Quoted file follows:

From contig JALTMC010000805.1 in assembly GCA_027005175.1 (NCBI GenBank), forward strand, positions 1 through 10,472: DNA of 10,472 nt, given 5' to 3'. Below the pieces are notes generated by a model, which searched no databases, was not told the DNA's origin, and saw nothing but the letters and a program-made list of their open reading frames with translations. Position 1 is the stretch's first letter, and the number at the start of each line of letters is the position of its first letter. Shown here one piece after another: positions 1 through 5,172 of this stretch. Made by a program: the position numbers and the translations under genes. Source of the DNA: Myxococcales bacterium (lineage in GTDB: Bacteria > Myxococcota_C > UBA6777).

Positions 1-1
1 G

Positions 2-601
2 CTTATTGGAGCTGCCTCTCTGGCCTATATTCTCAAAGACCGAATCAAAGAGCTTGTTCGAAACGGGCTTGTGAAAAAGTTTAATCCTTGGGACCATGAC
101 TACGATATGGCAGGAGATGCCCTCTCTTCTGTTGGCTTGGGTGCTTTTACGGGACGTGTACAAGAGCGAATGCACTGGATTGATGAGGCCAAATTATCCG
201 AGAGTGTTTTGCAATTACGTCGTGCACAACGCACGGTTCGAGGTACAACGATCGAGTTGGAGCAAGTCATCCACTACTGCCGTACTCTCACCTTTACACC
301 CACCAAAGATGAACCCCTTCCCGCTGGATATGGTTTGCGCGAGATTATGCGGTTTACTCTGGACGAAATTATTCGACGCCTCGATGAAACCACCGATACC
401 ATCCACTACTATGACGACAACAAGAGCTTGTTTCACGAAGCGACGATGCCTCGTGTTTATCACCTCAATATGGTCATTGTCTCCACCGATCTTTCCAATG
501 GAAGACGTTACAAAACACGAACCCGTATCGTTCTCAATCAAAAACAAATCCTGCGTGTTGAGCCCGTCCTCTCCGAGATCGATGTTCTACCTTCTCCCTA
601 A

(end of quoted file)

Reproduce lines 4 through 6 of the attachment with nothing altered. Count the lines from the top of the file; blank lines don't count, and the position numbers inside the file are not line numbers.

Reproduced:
Positions 2-601
2 CTTATTGGAGCTGCCTCTCTGGCCTATATTCTCAAAGACCGAATCAAAGAGCTTGTTCGAAACGGGCTTGTGAAAAAGTTTAATCCTTGGGACCATGAC
101 TACGATATGGCAGGAGATGCCCTCTCTTCTGTTGGCTTGGGTGCTTTTACGGGACGTGTACAAGAGCGAATGCACTGGATTGATGAGGCCAAATTATCCG